Mastering Sprezzatura: The Fashionable Art of Nonchalance

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Portrait of a Young Man, Artwork by Bronzino, 1530 / Christian Dior Couture S/S98

From mid-Renaissance dressing to the runways of Christian Dior and Balenciaga, we trace the style evolution of 'trying not to try'

If the fashion industry has ever been consumed by a single ideal, the concept of 'effortlessness' might well be a contender. Terms like 'the natural look', 'minimal simplicity', and 'off-duty wardrobe' are now comfortably nestled amongst the fixtures of fashion copy, while casualness has found yet another footing in the likes of 'normcore' (which has itself escalated into myriad offshoots) and the elevation of streetwear and hoodies (see Vetements, and now Balenciaga). Even displays of lavish excess can speak more about effortlessness than effort: as the 90s Galliano model glid down a marble runway, bedecked in couture, gently pelted by the precipitation of a thousand or so orchid petals, it was with an expression of exaggerated boredom, of nonchalance – as if to pass the whole affair off as the mere work of moments. The spirit of said nonchalance, which suffused 90s style from grunge to postmodern irony, has become a vital component in the language of fashion. Indeed, studied naturalness is so salient a feature of the contemporary fashion palette that it can often appear to have just...appeared. Instead, this apparently modern appetite for the 'natural' can be directly traced all the way to the Renaissance where its cultivation was considered paramount.

The Book of the Courtier
Holy Roman Emperor Charles V had three books at his bedside: the Bible, Machiavelli’s The Prince and Baldesarre Castiglione’s The Book of the Courtier. Published in mid-Renaissance Italy, The Book of The Courtier serves as the genteel literary foil to The Prince in many respects. Both were intended as instructive works, but Castiglione’s writing largely eschewed politics and princedoms for manners and style. The book was, in essence, a how-to guide in tact, charm and charisma, including instruction on how to sit on a horse, suitable attire, hairstyles and make-up, as well as how to speak and hold oneself. All of this was brought under the guiding principle of “sprezzatura”. Having no direct translation the word is often conveyed as 'the art of concealing art', 'the art of trying not to try', or simply, 'a certain nonchalance'.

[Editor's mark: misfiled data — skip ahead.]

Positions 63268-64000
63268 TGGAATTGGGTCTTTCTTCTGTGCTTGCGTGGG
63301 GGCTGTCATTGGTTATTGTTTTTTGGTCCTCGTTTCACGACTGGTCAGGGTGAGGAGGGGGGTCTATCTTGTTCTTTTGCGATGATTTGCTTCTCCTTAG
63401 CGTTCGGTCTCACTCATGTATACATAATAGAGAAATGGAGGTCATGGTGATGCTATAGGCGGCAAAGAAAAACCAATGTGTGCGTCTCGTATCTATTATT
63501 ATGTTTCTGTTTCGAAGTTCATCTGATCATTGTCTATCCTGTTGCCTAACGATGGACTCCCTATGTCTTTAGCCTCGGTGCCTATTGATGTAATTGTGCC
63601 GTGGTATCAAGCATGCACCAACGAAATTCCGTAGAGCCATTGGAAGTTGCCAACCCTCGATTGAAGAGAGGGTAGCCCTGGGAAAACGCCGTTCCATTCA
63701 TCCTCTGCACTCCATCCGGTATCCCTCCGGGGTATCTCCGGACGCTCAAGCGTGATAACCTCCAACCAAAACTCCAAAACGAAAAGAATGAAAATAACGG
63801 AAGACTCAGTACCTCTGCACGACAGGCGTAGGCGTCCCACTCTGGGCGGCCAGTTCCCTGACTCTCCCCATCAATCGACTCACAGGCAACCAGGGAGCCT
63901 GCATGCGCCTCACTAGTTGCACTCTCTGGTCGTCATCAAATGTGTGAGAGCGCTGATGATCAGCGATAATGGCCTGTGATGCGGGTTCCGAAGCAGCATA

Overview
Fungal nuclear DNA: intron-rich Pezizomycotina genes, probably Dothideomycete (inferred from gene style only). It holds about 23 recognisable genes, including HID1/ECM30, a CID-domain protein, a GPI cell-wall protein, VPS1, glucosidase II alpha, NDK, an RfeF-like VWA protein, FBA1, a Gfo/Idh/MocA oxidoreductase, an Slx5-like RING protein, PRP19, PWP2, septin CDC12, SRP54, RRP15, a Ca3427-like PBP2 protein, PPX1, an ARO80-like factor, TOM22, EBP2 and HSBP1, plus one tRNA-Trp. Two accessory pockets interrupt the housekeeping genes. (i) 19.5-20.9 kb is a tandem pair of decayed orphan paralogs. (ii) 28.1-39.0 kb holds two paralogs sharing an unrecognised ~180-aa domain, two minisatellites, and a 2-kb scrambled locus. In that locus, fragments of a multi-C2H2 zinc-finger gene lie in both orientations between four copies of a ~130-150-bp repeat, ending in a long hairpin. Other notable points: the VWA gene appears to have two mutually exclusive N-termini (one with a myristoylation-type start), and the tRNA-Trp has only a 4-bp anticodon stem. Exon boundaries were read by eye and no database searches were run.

One was meant to be gifted in multiple fields, from beauty to archery, but could not be seen as showing off these attributes; thus make-up was to look non-existent, courtiers were to be honey-tongued diplomats without recourse to overly virtuosic rhetoric, and clothes were to be flattering but without ostentation. This latter was particularly significant in the Renaissance, when attire was a conduit of status. Showing this status to one’s advantage was common practice, but sprezzatura ushered in a different approach to dress. Rather than a mere signifier of wealth or class people began to think of clothing in terms of something more subtle: a means of influence and manipulation; a key to social advancement. It marked the beginning of a heightened self-consciousness about fashion and its capabilities.

The Cult of the Courtier